The flood forecasting service in Scotland is a partner of the European Flood Awareness System (EFAS); a EU Joint Research Centre (JRC) service which provides probabilistic flood forecast information to more than 48 member organisations across Europe based on the ECMWF deterministic and probabilistic meteorological forecasts and the LISFLOOD distributed hydrological model. Last week (6-7th April), scientists and operational forecasters from across Europe gathered in Seville for the 11th Annual EFAS Partners meeting.
The annual meeting is an opportunity for the users and developers of the EFAS models and data services to gather and exchange information on the service. Discussion included the set up and operation of the EFAS Meteorological and Hydrological Data Collection Centres in Germany (EFAS MDCC) and Seville (EFAS HDCC), respectively, and of developments to the EFAS hydrological model, including the new flash flood layers, which we received notifications from during the December and January flood events (from storm Desmond to the River Don event on the 7th January, 2016). In addition, EFAS introduced their new Rapid Risk Assessment layer which is due to become operation in the summer, 2016, and shares some similarities to the risk assessment products of the SFFS and FFC, and the introduction of a series of webinars to be delivered to partners over the course of the coming years. Of particular interest were the presentations on the Copernicus risk mapping products and by the European Space Agency (ESA). The Copernicus datasets and products can be used to produce near real-time imagery, maps and shapefiles of flood extents during an event, and were used in England and Ireland over the December 2015 stormy period. The products could be used for other natural/man-made disasters as well. ESA were there to promote the wider use of satellite data products in flood forecasting models such as temperature and soil moisture datasets, which can be available on a range of timesteps including daily or even sub-daily in some cases. Both of these satellite products: mapping and satellite derived spatial datasets of climatological and hydrological parameters, are something which could warrant further investigation into the potential use of to improve the models and services provided by both SEPA and the SFFS.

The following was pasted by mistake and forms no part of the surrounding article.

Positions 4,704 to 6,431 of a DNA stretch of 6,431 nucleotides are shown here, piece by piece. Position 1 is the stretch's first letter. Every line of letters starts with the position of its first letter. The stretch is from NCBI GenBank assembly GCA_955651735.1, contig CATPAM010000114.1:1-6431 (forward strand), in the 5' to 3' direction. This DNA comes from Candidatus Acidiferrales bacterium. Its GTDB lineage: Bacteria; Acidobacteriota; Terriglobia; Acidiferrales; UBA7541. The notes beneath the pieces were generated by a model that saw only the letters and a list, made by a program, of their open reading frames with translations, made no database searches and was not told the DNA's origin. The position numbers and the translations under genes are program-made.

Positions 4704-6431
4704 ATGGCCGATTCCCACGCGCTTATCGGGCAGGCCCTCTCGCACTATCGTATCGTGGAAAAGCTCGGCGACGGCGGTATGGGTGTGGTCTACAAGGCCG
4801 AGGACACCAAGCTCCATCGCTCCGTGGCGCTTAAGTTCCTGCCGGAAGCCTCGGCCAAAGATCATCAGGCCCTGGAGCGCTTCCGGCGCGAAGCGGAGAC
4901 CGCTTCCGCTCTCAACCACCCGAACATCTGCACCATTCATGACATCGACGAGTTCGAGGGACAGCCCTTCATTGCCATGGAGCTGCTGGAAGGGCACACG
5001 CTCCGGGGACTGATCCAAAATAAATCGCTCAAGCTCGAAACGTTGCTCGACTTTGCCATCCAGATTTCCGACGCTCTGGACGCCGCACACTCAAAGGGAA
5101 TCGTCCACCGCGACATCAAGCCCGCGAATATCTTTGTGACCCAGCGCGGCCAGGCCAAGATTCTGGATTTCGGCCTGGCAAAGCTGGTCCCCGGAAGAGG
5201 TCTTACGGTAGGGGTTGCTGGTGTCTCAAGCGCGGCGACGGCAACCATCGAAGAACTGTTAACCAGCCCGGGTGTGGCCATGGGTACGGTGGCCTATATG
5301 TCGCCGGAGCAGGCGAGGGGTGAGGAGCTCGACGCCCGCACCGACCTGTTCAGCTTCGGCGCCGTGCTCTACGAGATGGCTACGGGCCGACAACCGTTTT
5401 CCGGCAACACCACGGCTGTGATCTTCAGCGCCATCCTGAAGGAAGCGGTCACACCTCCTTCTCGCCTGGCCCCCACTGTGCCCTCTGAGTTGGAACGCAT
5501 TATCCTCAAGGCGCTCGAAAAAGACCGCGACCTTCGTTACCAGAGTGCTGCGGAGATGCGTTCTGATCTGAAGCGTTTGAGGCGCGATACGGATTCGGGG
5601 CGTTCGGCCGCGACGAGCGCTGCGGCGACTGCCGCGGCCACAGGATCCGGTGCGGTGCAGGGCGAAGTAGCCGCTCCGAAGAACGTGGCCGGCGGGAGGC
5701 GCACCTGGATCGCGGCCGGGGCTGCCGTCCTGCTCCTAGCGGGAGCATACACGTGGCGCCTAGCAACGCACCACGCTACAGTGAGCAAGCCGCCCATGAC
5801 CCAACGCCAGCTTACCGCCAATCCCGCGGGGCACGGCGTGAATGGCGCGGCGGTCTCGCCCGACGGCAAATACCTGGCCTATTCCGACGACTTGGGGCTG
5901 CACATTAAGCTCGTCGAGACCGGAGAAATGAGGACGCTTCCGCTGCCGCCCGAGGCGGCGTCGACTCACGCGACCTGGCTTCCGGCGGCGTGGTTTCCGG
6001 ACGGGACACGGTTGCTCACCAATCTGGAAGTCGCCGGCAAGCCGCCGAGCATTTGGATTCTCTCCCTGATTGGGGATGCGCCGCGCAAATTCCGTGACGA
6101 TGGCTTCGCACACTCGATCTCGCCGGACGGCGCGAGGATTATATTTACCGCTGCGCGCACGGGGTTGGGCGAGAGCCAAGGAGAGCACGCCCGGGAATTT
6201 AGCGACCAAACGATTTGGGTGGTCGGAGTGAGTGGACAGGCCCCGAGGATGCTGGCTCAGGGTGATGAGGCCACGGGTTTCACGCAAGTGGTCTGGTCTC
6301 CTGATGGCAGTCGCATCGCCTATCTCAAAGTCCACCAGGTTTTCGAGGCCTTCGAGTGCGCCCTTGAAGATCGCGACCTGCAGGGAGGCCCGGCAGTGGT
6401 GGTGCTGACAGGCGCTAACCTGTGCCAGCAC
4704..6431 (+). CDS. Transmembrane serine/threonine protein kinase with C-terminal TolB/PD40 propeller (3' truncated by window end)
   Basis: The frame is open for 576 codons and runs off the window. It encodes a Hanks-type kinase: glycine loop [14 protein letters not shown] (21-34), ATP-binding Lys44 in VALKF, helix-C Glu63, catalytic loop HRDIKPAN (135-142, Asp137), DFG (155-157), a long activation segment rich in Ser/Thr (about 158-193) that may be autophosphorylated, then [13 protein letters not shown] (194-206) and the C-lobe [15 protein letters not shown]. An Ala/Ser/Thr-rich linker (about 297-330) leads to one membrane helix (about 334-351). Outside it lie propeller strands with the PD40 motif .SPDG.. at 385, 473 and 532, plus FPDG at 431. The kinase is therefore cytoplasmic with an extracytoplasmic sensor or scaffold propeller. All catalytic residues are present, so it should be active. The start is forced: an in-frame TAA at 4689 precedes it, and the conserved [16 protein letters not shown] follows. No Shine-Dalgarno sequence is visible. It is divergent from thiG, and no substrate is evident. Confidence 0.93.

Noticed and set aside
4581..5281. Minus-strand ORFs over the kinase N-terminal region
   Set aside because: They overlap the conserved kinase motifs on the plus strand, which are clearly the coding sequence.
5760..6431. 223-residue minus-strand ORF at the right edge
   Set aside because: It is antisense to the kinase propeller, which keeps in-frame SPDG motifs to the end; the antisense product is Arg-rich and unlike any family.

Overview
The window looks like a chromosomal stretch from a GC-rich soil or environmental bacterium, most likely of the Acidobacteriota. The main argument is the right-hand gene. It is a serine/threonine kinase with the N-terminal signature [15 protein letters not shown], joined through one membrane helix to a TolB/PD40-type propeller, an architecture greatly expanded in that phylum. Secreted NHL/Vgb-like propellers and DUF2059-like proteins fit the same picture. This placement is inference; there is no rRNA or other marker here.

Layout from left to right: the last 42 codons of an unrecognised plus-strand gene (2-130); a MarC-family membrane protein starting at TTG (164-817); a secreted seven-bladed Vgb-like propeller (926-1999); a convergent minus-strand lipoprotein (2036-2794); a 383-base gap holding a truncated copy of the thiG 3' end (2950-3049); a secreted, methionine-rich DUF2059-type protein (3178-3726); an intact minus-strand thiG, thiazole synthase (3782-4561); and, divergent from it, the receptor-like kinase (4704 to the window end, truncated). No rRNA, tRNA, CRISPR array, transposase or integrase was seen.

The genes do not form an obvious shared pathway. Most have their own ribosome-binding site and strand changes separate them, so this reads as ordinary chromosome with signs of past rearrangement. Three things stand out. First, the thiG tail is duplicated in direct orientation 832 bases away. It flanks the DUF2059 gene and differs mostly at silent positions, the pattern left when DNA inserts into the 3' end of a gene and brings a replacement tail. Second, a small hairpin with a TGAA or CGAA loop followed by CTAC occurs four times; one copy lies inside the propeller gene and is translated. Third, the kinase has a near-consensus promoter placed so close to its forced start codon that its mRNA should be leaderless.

The highlight of the conference however was the presentation by myself and Rob Cowling from the England and Wales FFC- and yes I admit to being biased! We, along with Jim Casey from the Ireland Office of Public Works (who did a separate presentation), had been asked to give presentations on the recent Winter floods in the UK and Ireland in December. Due to limitations on time, and to show cross-organisation co-operation Rob and I decided to present together, enabling efficiency in delivering context to the flooding through a background introduction including of our operational models, the UK climate and hydrological regimes in general, before detailing the impacts and our forecasting performance during the Storm Desmond and Frank events. The presentation was well received with many questions asked about our forecasting systems and use of EFAS during the events.
In truth though, the highlight of the conference was the city of Seville itself which warrants more time for exploration that I had. The organisers of the meeting deserve congratulations on a well organised and very informative and productive meeting, but also our thanks in ensuring we had some exposure to the delights of the city. They organised a trip to the cathedral (the 3rd largest Gothic cathedral in the world) and its rooftops, before a fabulous dinner on the Wednesday night, plus a trip to the monitoring and control room of the Guadalquivir river authority who have the pleasure of working in a spectacular location (see picture). It’s fair to say we all left feeling a little envious of their office location, although they are missing the fair mountains I can see from my office window (through rain!).